However, John tells us that Jesus mysteriously appears among them as they were gathered together and says, “Peace be with you”. Today, God still mysteriously enters even though we have ‘closed ourselves in the room’ and says, “Peace be with you”.What areas of myself have been ‘locked away behind a closed door’? What do I feel I need to do to have peace in these places? Do I experience peace when gathering with other believers or when at the table of the Lord? When have I felt the peace of God? Can I then respond, like Thomas, with, ‘My Lord and my God!’?

Many in the past and today have suffered grievously and lost their childlike sense of peace because of those who ruled by fear. Some institutions, families and people have caused young minds to see God as a hard punitive God convincing their innocent hearts of their badness, sinfulness, guilt and shame. What was I taught or how do I perceive God as a result of how I was raised? Has this changed over the years? Have I witnessed or read about the peace of God in someone even though they were in an extremely difficult, fearful or perilous situation? How has their faith inspired or supported me?

“As the Father sent me, so am I sending you.” “Receive the Holy Spirit.” “Peace be with you.” May these words of the Resurrected Lord find a home deep within my heart enabling me to joyfully continue Jesus’ mission as a channel of peace.

26th April 2020 – 3rd Sunday of Easter – Cycle A – Luke 24:13-35

Today we are travelling with two of the disciples who are downright miserable and trudging their way from Jerusalem to Emmaus. They have obviously been discussing the death of Jesus, who they admit to a fellow traveller who joins them, that they felt he was a great prophet. The magnitude of how great a prophet he was, the promised Christ, has not yet dawned on them. How do I understand Jesus as prophet? Do I understand how these disciples were unable to think beyond their deep loss? What has been my experience of death of a loved one? What was helpful in my grief? How does Jesus’ resurrection affect my thinking and acceptance of death?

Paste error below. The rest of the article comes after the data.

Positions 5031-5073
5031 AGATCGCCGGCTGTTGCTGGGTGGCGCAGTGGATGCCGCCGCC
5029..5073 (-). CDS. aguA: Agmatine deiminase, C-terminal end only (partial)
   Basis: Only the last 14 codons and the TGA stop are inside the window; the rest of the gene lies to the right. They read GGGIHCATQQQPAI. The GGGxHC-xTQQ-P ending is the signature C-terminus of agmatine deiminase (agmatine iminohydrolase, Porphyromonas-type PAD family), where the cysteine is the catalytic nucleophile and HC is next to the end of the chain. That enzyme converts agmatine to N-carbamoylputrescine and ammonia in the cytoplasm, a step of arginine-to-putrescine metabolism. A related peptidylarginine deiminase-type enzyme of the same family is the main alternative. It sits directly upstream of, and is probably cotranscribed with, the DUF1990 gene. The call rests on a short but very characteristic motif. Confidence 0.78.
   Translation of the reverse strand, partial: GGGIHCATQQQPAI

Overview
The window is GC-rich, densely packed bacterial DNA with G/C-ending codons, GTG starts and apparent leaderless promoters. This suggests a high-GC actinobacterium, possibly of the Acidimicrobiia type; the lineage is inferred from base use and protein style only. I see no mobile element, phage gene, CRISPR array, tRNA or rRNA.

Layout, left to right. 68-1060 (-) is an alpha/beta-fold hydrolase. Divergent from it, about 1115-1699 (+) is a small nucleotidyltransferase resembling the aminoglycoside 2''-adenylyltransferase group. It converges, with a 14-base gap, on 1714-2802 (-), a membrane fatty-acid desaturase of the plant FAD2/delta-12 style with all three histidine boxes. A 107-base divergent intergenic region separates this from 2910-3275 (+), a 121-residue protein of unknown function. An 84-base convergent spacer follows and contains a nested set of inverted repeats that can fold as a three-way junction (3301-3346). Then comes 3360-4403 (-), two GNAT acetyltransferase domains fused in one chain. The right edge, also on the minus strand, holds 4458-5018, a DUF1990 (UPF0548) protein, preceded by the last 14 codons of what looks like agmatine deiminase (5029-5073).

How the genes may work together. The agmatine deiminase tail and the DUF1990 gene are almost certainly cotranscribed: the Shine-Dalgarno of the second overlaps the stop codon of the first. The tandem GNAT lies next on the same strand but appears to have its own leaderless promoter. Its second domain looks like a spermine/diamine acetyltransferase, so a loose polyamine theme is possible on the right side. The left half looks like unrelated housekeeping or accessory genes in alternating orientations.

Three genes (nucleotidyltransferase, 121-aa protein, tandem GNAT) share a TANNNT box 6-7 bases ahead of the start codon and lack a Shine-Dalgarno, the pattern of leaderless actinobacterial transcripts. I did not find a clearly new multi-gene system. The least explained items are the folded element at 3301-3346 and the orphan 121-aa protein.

As they journey along Jesus slowly and gently teaches them, explaining the prophesies and more in Scripture. They are enthralled and their hearts burn as their confused thoughts are brought to greater clarity and they begin to come to greater understanding. When does my heart burn? Do I burn with passion to learn more and more about God and His ways? Who is/are my fellow traveller/s? Can I remember someone, some scripture or an insight in prayer which has lifted ‘a veil’ that led to a new level on my spiritual journey? Have I experienced stumbling blocks and road detours that have hidden Christ from me?

With the breaking of bread, they suddenly recognise Jesus, and all His teachings become clear and their earlier dejection is transformed into deep joy and a sense of freedom. What ‘oppresses’ me? Do I fall prey to financial stresses, emotional turmoil, relationship failures? Where do I find freedom? How does Jesus offer freedom to me? Do I remember Jesus in the breaking of bread? What are my habits or rituals which remind me that Jesus accompanies me ‘on the way’?

The two disciples, in their response to recognising Jesus in their lives, rush back to Jerusalem eager to impart the Good News of Christ’s resurrection to the other disciples. This week as I travel along on my unique journey, let me invite Jesus as my ‘fellow traveller’ and the Holy Spirit as my guide and ask that Jesus’ teachings make my heart burn with hunger for knowledge of our compassionate and loving God and the graces so generously offered to us.